First, "enzymes allow reactions to begin sooner than they would in their absence, thereby speeding up metabolic processes," (howstuffworks 2013). These enzymes help reactions occur in a fast amount of time, otherwise reactions would take much longer than they already do. This is why we decided to study what Betaine HCL, a stomach acid in other words, would do and if temperature changed its process. Next, "the stomach performs digestion typically at body temperature, which is about 37 degrees," (123helpme 2013). This is why we decided to test what would break down egg proteins faster, room temperature or a higher temperature that is more similar to body temperature. Finally, "...as temperature increases, initially the rate of reaction will increase, because of increased Kinetic Energy. However, the effect of bond breaking will become greater and greater, and the rate of reaction will begin to decrease," (Adam-Day 2012).This is why we decided that the reaction would occur better at a temperature closer to that of the human body's.
Procedure
Separate one egg, put whites into 450mL beaker.
Do the same with the other egg into the other beaker
turn on hot plate to 45C or 20 higher than room temp
open 2 Betaine HCl capsules
empty contents into each beaker
DO NOT STIR
heat for 28 minutes
Use siringe and extract about 2mL of the egg whites and place into separate test tubes
Pull up about half a pipet of biuret indicator
add indicator to each test tube
Use stir rod to stir each test tube
look for color change from dark purple/blue to a like purple/pink
Set up
First, "enzymes allow reactions to begin sooner than they would in their absence, thereby speeding up metabolic processes," (howstuffworks 2013). These enzymes help reactions occur in a fast amount of time, otherwise reactions would take much longer than they already do, so this is why this lab was able to be preformed in 28 minutes. Next, "the stomach performs digestion typically at body temperature, which is about 37 degrees," (123helpme 2013). This is why we decided to test what would break down egg proteins faster, room temperature or a higher temperature that is more similar to body temperature. Finally, "...as temperature increases, initially the rate of reaction will increase, because of increased Kinetic Energy. However, the effect of bond breaking will become greater and greater, and the rate of reaction will begin to decrease," (Adam-Day 2012).This is why we decided that the reaction would occur better at a temperature closer to that of the human body's, and why our hypothesis was accepted.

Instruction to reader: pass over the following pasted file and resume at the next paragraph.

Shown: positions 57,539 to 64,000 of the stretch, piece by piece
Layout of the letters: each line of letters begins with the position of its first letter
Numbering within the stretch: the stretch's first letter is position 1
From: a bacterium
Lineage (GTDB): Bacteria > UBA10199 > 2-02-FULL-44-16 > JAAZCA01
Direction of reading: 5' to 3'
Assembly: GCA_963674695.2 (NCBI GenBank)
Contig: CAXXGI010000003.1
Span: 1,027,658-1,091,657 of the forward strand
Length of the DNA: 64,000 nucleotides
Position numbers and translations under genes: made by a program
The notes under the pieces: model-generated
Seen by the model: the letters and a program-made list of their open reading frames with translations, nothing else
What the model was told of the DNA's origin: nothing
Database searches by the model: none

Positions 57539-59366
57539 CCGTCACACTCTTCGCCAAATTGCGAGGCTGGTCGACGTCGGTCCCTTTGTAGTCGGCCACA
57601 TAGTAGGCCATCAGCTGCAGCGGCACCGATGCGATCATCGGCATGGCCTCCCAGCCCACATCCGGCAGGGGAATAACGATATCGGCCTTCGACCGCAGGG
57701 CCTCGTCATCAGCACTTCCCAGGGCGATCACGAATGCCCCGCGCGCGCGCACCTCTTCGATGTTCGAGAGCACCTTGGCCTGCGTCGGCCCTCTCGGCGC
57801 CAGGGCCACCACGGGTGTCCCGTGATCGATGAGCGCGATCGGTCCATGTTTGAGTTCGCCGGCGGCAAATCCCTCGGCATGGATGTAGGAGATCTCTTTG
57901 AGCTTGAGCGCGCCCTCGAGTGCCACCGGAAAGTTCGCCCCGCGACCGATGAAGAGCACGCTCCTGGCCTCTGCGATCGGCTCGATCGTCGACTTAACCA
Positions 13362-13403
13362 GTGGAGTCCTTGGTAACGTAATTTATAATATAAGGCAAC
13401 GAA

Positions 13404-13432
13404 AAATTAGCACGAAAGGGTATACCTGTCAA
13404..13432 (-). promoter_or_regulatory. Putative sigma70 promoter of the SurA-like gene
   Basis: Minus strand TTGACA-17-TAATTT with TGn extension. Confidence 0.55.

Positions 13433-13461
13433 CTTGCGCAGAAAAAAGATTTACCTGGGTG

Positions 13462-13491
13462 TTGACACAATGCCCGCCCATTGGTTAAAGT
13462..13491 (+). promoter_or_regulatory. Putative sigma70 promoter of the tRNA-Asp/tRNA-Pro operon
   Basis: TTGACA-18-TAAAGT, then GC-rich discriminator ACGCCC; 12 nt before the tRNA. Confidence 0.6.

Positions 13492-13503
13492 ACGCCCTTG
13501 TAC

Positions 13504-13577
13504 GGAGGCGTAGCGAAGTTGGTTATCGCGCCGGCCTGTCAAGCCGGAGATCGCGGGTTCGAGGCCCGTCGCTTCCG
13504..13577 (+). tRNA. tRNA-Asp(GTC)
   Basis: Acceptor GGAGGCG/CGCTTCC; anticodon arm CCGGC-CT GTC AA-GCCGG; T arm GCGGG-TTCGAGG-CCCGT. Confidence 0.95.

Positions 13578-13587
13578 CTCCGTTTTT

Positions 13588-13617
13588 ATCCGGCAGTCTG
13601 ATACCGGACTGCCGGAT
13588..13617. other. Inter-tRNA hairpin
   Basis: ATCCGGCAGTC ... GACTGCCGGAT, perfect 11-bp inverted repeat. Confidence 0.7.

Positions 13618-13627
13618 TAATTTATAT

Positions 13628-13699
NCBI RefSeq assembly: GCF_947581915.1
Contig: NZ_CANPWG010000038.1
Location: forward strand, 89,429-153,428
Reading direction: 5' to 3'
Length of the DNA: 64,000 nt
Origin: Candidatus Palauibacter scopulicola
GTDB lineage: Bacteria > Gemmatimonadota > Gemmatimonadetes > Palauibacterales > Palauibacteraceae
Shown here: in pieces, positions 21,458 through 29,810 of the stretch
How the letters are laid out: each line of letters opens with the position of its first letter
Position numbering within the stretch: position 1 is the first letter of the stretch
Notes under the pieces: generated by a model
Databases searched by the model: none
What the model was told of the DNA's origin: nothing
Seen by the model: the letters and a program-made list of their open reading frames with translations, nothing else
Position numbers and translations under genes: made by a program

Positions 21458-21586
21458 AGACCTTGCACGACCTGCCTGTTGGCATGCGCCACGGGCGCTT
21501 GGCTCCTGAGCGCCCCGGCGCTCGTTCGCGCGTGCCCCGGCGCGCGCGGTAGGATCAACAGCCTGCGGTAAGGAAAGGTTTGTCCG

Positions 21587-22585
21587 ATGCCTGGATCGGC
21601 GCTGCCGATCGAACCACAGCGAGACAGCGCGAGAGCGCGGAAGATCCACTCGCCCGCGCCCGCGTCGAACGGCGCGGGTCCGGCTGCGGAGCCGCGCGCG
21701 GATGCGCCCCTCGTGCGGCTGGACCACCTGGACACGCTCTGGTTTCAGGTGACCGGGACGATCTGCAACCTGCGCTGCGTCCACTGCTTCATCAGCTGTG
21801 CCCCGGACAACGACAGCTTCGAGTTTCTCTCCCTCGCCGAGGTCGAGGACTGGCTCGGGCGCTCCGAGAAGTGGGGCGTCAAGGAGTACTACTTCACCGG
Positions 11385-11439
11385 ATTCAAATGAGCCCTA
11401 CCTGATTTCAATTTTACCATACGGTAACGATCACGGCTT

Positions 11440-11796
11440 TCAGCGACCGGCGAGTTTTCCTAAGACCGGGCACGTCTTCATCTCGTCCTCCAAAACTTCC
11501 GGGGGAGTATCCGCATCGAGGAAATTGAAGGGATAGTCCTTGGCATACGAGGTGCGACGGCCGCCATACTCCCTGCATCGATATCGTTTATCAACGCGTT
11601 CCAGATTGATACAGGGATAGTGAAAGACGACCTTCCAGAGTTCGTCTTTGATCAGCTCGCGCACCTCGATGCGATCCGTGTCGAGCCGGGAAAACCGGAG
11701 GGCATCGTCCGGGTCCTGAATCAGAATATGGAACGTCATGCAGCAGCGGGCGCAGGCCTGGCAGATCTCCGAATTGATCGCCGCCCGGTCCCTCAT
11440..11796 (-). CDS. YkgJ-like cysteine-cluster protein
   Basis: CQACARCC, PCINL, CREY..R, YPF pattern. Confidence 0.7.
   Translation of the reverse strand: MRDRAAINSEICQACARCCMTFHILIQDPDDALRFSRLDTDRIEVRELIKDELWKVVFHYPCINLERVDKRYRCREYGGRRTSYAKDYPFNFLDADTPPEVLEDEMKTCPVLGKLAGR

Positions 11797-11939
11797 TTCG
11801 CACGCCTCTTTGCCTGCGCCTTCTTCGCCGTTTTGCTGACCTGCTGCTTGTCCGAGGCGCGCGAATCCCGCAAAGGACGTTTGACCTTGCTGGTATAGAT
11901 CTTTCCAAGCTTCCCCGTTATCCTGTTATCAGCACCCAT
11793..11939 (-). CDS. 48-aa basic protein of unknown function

Citations for Experimental Evaluation
Oxygen increased throughout experiment
"A digestive enzyme helps digestion by breaking down large insoluble molecules into small soluble molecules for absorption into the blood stream for uses within the body. Different groups of enzymes are responsible for digesting different types of food substances. The enzyme pepsin is part of the protease 'family' of enzymes that have the job of breaking down protein molecules into smaller amino acids for repair and growth of cells in the body, (123helpme 2013). Betaine HCl is very similar to Pepsin, so we decided to substitute the enzyme Pepsin for the enzyme Betaine HCl.
Trial 1
Trial 2
Trial 3
References
Hypothesis was supported. (heat increased reaction rate)
Works Cited

“Enzymes” 01 July 2009. HowStuffWorks.com. <http://science.howstuffworks.com/dictionary/chemistry-terms/enzymes-info.htm> 27 October 2013.

“Investigating the Effect of Temperature on Time Taken for Pepsin to Digest egg Albumen.” 123HelpMe.com. 27 Oct 2013

<http://www.123HelpMe.com/view.asp?id=120949>.

A Level Notes. N.p., 2012. Web. 27 Oct. 2013. <http://alevelnotes.com/Factors-affecting-Enzyme-Activity/146>.
Rpi Education. N.p., 2003. Web. 27 Oct. 2013. <http://www.rpi.edu/dept/bcbp/molbiochem/MBWeb/mb1/part2/protein.htm>.
Full transcript